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Velocity (symbol: v) is a vector measurement of the rate and direction of motion. The scalar absolute value (magnitude) of velocity is speed. Velocity can also be defined as rate of change of displacement or just as the rate of displacement, depending on how the term displacement is used.[1] It is thus a vector quantity with dimension length/time. In SI units this is metre per second.

In mechanics the average speed v of an object moving a distance d during a time interval t is described by the simple formula:

The instantaneous velocity vector v of an object whose position at time t is given by x(t) can be computed as the derivative

Acceleration is the rate of change of an object's velocity over time.[2] The average acceleration of a of an object whose speed changes from vi to vf during a time interval t is given by:

The instantaneous acceleration vector a of an object whose position at time t is given by x(t) is

The final velocity vf of an object which starts with velocity vi and then accelerates at constant acceleration a for a period of time t is:

The average velocity of an object undergoing constant acceleration is (vi + vf)/2. To find the displacement d of such an accelerating object during a time interval t, substitute this expression into the first formula to get:

When only the object's initial velocity is known, the expression

can be used. These basic equations for final velocity and displacement can be combined to form an equation that is independent of time:

The above equations are valid for both classical mechanics and special relativity. Where classical mechanics and special relativity differ is in how different observers would describe the same situation.[3] In particular, in classical mechanics, all observers agree on the value of t and the transformation rules for position create a situation in which all non-accelerating observers would describe the acceleration of an object with the same values. Neither is true for special relativity.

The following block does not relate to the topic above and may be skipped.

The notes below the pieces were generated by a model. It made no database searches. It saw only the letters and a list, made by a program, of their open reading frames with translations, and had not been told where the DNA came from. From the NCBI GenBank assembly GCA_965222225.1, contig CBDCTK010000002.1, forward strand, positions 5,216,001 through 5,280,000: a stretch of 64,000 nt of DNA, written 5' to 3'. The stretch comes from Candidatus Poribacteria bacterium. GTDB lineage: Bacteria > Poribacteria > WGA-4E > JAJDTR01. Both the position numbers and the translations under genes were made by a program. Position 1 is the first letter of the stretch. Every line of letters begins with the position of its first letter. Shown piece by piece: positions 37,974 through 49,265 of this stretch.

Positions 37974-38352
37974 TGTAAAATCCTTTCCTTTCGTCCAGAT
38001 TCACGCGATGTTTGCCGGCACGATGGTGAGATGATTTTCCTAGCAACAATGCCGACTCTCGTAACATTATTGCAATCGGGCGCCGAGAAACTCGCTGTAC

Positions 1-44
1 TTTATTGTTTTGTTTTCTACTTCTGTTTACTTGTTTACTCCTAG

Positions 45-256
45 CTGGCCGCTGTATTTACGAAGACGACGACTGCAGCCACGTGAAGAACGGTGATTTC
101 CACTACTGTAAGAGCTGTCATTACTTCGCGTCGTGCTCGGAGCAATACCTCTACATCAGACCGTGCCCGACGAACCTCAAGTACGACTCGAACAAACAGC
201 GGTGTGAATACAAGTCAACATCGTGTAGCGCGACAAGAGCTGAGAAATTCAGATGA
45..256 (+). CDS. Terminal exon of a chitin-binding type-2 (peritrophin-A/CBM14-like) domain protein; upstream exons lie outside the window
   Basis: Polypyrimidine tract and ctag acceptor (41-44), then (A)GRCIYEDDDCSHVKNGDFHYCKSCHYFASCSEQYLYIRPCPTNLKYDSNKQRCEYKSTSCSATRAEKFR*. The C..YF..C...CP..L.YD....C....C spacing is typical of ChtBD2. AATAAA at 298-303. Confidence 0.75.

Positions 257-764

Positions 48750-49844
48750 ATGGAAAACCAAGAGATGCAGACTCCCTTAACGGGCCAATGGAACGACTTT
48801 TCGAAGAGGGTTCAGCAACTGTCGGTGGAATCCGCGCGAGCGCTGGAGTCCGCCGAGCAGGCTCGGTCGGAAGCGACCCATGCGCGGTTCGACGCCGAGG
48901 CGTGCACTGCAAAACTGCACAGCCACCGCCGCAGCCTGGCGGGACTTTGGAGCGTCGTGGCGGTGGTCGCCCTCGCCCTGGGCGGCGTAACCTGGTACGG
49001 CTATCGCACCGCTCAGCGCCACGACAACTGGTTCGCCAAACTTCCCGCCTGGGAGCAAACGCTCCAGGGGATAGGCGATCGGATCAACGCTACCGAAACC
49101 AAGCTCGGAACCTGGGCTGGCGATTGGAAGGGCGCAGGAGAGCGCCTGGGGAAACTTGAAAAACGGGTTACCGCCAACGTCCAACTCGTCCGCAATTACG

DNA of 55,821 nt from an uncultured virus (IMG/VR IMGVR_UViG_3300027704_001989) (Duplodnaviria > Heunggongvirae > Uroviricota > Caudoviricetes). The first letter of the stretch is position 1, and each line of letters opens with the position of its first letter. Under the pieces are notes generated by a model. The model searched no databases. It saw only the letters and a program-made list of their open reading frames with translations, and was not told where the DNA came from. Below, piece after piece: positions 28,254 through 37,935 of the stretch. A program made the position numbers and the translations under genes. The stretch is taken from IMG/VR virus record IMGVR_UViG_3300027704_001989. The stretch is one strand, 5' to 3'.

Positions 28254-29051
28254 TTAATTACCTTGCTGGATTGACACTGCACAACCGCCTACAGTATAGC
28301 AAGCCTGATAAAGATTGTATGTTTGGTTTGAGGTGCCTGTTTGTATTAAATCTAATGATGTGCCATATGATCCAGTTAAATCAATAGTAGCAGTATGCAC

The kinetic energy (movement energy) of a moving object is linear with both its mass and the square of its velocity:

The kinetic energy is a scalar quantity.

Polar coordinates

In connection with polar coordinates, two dimensional velocity can be decomposed into radial velocity, away from or toward the origin, and transverse velocity, in the perpendicular direction, changing the direction of the body from the origin, and equal to the distance to the origin times the angular velocity.

Angular momentum in scalar form is the distance to the origin times the transverse speed, or equivalently, the distance squared times the angular speed, with a plus or minus to distinguish clockwise and anti-clockwise direction.

If forces are in radial direction only, as in the case of a gravitational orbit, angular momentum is constant, hence transverse speed is inversely proportial to the distance, angular speed is inversely proportial to the distance squared, and the rate at which area is swept out is constant (Kepler's second law).